Finding value in the market
Christine St Anne  |  20/11/2012Text size  Decrease  Increase  |  
Christine St Anne: Russell Investments recently reweighted the stocks in its Australian value ETF or exchange traded fund. Today, I am joined by Russell's Scott Bennett to give us an insight into what value he's finding in the Australian market. Scott, welcome.

Scott Bennett: Thanks, Christine, great to be here.

St Anne: Scott, so what sort of sectors are you finding value?

Bennett: I guess the main kind of theme for the value ETF at the moment following last weight balance is really; one, it kind of gained more cyclical exposures. So, kind of the key sectors that were overweight include things like metals and mining is a part of the market we're seeing very attractive opportunities at the moment, and largely in the major miners there, so looking at things like BHP and Rio Tinto. In terms of that metals and mining sector, it's generally underperformed the market by about 20 per cent for the past year. So, we think that without kind of discount to the market, it's looking relatively good value at the moment; attractive opportunity.

Outside of that, we're also seeing some good opportunities in – as I say, the other cyclical areas such as media. So, Seven West Media is something we've brought into the portfolio or into the index back in 30th of September, and we think that that – the fundamentals on that Company look solid and they came out with a very good announcement earlier this week as well. Looking outside of that, other firms such as Incitec Pivot at the current valuation is looking very attractive as well. So, they're the kind of main cyclical themes that are driving the portfolio at the moment.

Outside of that, we also have an allocation to banks as well. Banks aren't looking overwhelmingly attractive from a valuation point of view, but relative to the more defensive parts of the market, they are looking relatively cheap. So, seeing good opportunities in the banks, and especially in this part of the interest rate cutting cycle, banks generally do perform very well.

St Anne: Scott, you mentioned the mining sector, but with the mining boom cooling, is that really of concern?

Bennett: Yeah, that's been a theme around for probably the last 18 months or so, and we've actually seen that kind of being reflected in the prices of a lot of these companies. We saw kind of obviously the slowing of Chinese growth issue. In 2013, we expect kind of China's growth to be back above 8 per cent and we expect – we think that most of the discounting of that, softening in the commodity cycle is actually more than factored into the prices at the moment. So, we think that the market is kind of over-discounted during that times, softening in the commodity cycle.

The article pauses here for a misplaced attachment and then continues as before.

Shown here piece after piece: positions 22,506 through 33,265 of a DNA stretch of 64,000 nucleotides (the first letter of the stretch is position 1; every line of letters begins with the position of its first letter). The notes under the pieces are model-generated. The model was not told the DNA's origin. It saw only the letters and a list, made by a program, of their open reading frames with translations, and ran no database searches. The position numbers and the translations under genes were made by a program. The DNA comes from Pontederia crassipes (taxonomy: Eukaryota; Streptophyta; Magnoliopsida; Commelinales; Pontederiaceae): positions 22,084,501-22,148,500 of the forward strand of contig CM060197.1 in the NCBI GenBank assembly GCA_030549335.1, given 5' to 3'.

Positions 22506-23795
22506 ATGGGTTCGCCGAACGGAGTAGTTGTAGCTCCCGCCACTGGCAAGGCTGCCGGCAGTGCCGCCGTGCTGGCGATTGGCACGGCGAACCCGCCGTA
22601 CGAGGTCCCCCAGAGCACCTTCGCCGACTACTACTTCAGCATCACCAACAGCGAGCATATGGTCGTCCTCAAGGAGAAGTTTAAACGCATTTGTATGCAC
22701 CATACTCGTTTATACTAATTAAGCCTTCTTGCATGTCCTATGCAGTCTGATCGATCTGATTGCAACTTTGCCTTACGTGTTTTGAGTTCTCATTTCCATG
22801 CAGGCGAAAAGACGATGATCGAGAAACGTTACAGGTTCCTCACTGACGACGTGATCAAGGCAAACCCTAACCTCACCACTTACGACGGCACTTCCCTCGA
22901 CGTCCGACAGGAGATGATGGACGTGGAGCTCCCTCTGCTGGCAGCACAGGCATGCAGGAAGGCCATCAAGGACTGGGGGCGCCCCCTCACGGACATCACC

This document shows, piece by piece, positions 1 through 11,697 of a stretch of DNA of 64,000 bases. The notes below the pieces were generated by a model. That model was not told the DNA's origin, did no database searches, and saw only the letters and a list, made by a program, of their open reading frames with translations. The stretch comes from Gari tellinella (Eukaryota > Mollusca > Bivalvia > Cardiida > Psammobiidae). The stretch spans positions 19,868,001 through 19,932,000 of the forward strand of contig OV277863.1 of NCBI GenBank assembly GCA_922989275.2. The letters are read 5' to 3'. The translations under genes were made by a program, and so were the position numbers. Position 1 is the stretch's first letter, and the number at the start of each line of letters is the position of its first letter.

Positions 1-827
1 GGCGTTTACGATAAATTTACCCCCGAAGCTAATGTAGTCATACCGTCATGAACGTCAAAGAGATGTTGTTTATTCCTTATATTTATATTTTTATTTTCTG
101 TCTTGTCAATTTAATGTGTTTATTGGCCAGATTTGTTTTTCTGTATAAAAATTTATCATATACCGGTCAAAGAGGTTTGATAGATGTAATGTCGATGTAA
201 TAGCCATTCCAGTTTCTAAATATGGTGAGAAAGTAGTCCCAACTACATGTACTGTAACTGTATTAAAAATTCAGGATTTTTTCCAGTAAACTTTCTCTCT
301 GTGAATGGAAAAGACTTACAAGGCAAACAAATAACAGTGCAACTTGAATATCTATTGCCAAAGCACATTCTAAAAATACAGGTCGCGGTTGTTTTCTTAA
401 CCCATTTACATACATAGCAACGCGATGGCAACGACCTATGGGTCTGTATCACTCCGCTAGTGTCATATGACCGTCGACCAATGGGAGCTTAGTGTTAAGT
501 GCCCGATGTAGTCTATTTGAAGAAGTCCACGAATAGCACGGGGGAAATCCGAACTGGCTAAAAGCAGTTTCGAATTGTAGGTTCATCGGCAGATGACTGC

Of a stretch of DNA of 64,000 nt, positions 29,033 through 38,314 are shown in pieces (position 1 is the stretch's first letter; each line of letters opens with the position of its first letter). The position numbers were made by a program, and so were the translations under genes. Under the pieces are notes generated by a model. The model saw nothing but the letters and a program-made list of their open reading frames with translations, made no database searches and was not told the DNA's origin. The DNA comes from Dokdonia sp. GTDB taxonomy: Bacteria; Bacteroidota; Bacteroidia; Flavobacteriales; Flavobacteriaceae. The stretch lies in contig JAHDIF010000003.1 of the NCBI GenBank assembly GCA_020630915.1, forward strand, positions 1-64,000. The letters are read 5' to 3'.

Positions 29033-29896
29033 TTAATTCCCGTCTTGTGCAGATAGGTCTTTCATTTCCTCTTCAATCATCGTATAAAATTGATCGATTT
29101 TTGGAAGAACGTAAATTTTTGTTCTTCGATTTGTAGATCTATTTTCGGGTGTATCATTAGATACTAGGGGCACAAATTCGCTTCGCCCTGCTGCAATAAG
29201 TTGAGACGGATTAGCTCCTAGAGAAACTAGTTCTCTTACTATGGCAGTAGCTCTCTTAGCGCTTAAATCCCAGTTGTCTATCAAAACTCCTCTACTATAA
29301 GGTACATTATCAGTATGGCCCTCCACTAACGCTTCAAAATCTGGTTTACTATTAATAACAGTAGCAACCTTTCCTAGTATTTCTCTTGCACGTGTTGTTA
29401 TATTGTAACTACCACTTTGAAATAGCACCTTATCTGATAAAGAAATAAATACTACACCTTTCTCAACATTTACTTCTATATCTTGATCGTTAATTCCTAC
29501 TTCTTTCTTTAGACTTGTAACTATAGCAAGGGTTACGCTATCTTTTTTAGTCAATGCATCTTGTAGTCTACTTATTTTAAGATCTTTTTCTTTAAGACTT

St Anne: Scott, in your report you're also underweight in the defensive sector. What are the key reasons behind that?

Bennett: Yeah, I mean largely it's due to valuations. So, if you look at kind of the key defensive sectors in the market, so if you look at healthcare, telecommunications and REITs are traditional defensive sectors. So, for the telecommunications, so effectively Telstra and the healthcare sector, the returns to those sectors have been over 40 per cent over the past year and the market is up roundabout 10 per cent. So, they've actually outperformed by 30 per cent. And for the REIT sector, they're up roundabout 30 per cent over the past year.
So, without effectively those premiums baked into that pricing, we think it's probably a little bit too much, and we think the investors are paying too much for a premium for certainty, and when kind of market sentiment shifts, you'll actually see those sectors to be the first sold as people look to kind of put more risk on into their portfolios.

So, purely from a valuation perspective, those companies are very good companies, and they do charge you a premium for a very good reason. But we just think that there are much more compelling opportunities in the market at the moment.

St Anne: Scott, and finally, can you give us an insight into what sort of processes you use when rebalancing this ETF?

Bennett: Yeah. So, with the ETF, it's focused on large-cap companies in Australia, and what we effectively do is we look at really two factors. So, we look at a valuation factor. So, we look to kind of measure how cheap a company is and we do that relative to other companies within the large-cap space as well. So, we're trying to find those that are trading on the cheapest multiples relative to others.

And then we also have almost a contrarian factor or anti-popularity factor. So what we look at is we look at expected growth rates for particular companies and we actually look to favor those companies almost with the lower growth rates. So, we're looking for those companies that are not very loved by generally the broking community. So, the types of stocks that we're really looking for are what we call contrarian stocks.

So, these are the things that are very unloved by the market. They've been sold down heavily, and people don't expect them to do much. What we generally find is that those stocks generally outperform in the market over time, but they're traditionally not the stocks that you'll hear about at the barbecue on Sunday, or the taxi driver braking on the way to the airport.

St Anne: Scott, thanks so much for your insights today.

Bennett: Thank you.

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